“The fault to which I referred, my son, was that of your distressing habitual laziness. The gods are not served by slackness. But you have been leaning on your broom and dreaming, and lying abed until dawn. You are always observed, my son, even when no man is by. The gods are constantly at watch. My impulse was to chastise you, but I have come to believe that your laziness is due, rather than wickedness, to a sluggishness of your blood. For that reason, I propose to send you on an errand which will enliven you, and bring you back to us, we trust, fresher and more zealous.”
The Chief Priest nibbled a few candied berries in a reluctant way, so as not to distress them by ignoring them.
Presently he resumed.
“I have learned that a rich lord and his lady have recently made their abode in the forest. They are reclusive and dwell out of the world’s eye, which doubtless says much for their modesty. But it seems to me that of the unique comfort the gods give, access to which we may offer them here, they should be reminded. There is reason to suppose they, living so quietly as they do, are unaware of this holy fane a few days’ distance from their mansion. I therefore propose that a messenger be sent them, with the news. And for this task I have selected you, dear Beetle. For,” the Priest smiled upon him, “though you are often tardy, I believe that your heart is pure.”
Beetle groveled. His heart, pure or not, thundered in turmoil. He did not dare question or protest.
“You will be arrayed in some finery,” added the Chief Priest, half closing his fat eyes so the pupils of them seemed to glitter on the youth like the points of lances. “You will represent the authority and piety of the temple. Of course, you will not think to abscond, but if fiends of the forest do tempt you from your errand, you must understand that my curse will be upon you. Do you recall the fate of Ant, who, tempted, ran away, carrying with him a small votive offering of silver?”
“Yes, father. He was never seen here again.”
“And do you know why this is, my son?”
“Because—so you told us—your curse had found him out.”
“Exactly the case. So you realize you must be on your guard, and not stray. For this curse is very terrible and entirely unavoidable, once active. Ant’s bones lie in the woods. But you will perform your mission and return to our loving care.”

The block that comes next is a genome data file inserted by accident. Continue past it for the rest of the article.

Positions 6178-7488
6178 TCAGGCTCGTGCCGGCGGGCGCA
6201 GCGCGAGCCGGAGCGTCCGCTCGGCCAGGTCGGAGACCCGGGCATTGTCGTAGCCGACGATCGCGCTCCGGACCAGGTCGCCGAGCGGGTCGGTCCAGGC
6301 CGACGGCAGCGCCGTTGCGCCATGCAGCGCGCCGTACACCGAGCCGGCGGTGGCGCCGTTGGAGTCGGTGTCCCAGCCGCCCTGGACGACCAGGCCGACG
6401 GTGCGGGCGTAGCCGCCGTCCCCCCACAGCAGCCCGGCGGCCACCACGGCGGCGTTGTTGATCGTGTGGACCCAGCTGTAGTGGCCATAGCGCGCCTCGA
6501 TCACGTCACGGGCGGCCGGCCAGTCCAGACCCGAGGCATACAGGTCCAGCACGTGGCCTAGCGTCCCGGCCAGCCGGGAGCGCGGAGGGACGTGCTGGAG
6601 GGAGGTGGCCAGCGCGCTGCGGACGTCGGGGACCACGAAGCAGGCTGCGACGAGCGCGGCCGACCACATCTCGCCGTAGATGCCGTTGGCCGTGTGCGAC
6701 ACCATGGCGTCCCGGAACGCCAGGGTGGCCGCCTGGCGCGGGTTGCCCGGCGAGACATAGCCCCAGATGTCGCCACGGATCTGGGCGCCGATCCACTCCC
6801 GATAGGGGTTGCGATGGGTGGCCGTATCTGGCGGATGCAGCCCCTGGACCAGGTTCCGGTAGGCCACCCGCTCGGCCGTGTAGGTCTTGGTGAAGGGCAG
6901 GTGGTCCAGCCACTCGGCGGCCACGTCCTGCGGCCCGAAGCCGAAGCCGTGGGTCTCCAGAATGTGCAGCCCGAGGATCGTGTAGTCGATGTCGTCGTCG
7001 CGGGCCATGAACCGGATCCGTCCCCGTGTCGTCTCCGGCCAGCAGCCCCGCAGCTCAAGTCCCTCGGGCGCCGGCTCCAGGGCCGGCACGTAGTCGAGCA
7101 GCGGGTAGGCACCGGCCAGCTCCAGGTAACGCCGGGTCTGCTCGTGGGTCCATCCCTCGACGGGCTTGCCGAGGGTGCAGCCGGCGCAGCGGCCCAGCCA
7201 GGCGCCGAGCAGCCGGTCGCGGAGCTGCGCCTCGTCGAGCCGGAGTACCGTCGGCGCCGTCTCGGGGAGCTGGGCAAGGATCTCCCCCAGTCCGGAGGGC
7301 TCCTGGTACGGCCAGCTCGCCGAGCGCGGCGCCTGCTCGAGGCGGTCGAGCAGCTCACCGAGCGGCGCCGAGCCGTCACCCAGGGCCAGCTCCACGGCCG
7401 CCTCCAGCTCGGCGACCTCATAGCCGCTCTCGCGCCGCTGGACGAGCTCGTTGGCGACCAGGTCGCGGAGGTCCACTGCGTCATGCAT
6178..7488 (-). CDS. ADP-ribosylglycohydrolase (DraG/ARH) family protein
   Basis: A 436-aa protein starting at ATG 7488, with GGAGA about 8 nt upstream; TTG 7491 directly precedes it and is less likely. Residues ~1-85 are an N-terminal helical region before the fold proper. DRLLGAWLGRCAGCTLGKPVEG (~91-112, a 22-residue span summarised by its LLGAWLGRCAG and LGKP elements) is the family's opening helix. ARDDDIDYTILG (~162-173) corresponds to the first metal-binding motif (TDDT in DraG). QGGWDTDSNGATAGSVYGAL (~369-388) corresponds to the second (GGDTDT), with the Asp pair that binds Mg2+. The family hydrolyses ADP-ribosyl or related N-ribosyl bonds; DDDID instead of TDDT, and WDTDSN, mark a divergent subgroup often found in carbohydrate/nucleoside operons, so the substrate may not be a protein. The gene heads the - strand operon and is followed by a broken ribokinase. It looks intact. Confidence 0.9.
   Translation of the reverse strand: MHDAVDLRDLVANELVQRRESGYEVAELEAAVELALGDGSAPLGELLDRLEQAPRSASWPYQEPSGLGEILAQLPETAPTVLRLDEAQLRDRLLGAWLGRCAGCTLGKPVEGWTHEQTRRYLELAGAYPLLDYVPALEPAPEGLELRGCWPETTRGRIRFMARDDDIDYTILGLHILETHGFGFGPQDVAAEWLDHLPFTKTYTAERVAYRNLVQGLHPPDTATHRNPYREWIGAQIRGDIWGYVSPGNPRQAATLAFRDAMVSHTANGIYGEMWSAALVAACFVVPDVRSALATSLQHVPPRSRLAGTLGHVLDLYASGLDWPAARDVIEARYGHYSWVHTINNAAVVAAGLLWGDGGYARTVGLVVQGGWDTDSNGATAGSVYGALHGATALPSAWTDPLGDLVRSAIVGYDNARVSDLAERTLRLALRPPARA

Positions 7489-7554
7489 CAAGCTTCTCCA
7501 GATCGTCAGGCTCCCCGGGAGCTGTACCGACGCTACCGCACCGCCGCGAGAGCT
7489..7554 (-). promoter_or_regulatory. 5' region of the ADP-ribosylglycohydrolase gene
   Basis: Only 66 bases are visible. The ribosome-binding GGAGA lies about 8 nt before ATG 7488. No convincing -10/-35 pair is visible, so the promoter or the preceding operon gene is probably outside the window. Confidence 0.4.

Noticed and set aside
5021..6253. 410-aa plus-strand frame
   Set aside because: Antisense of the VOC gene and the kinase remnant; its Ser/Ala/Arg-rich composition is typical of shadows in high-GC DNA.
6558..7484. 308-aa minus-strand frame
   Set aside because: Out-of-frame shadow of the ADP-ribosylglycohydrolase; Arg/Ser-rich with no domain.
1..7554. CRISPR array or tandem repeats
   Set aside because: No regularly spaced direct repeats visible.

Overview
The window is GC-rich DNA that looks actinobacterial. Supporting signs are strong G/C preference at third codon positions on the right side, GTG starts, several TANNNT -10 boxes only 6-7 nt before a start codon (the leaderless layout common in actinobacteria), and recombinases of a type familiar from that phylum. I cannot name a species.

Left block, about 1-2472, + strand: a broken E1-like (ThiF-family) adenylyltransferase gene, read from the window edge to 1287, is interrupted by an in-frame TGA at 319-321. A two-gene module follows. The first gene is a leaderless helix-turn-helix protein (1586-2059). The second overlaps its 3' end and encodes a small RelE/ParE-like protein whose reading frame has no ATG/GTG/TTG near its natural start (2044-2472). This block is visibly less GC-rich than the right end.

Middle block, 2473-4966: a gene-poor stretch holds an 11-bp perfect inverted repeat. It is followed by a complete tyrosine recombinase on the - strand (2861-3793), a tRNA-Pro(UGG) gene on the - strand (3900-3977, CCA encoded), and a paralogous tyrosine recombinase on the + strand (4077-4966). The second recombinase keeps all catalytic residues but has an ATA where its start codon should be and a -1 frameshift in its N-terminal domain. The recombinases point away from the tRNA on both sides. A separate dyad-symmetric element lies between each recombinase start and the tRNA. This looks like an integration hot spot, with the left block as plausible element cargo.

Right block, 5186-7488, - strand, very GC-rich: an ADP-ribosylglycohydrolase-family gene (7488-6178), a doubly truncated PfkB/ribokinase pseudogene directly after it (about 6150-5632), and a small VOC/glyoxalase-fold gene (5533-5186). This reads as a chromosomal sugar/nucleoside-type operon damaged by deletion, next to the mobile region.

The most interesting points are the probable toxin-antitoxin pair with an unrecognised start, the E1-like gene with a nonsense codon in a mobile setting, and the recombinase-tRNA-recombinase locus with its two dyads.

“Oh yes, yes, father.”
“Very good. Go away now. One shall come to instruct you more. You leave at sunrise tomorrow.”
Beetle crawled from the presence. Outside, in the dusk-dim colonnade, he got up and stood hugging himself with undelight.
Evidently it was the peddler (who had seemed, when he arrived at the temple, unnerved) who had informed the Chief Priest of rich new neighbors in the forest. However, a few peculiar tales had already reached the village, borne in by charcoal-burners, itinerant beggars and the like. Some said a prince and princess had set up house in the woods. Others said, a pair of sorcerers. Surprises went on among the trees. Lights floated, bells rang, and carpets or clouds went flying between the upper boughs.
Beetle, though reckoned a fool and careful not to correct the impression, had already divined the reason for his selection as a bearer of temple greetings. Being superfluous, he could be risked. If the sorcerers killed and ate him, the temple would be no worse off. On the other hand, if the fair quarter of the tales was true, the moneyed couple might be brought into the fold. Or they might, after Beetle’s visit, send some splendid token to the fane in the hope it would mind its own business. In which event, Beetle had been risked to charming effect.
As for Ant, presumably now he was at large on the far shores of the forest, spending the votive offering. It was not that Beetle feared the curses of the Chief Priest, only that he had come to the conclusion he had no luck, and all places of the earth would be alike and luckless to him. Half-starved and demoralized as he was, he could not summon the energy to flee from one misery to another.
So he meekly waited, and presently a priest came and told him what he must say, and the direction of the rich lord’s (sorcerous) abode—or at least its supposed direction (which seemed to alter.) That night Beetle lay awake on his itchy pallet. In the hour before dawn he was come for again, doused in cold water, perfumed from the least lovely of the perfumery vials, clad in a passable robe, and given an elderly mule, a rod of office and a scroll penned by the Chief Priest himself. Lastly, some pale provisions were handed him in a satchel and he was let loose from the temple gate.
Only Precious, from an upper window, bothered to watch Beetle’s departure—for motives known only to Precious. The plump form, swathed as ever neck to ankle in a comely drapery, was easily visible. But Beetle did not see it.
He rode away into the morning, not looking back or, particularly, forward.
* * * *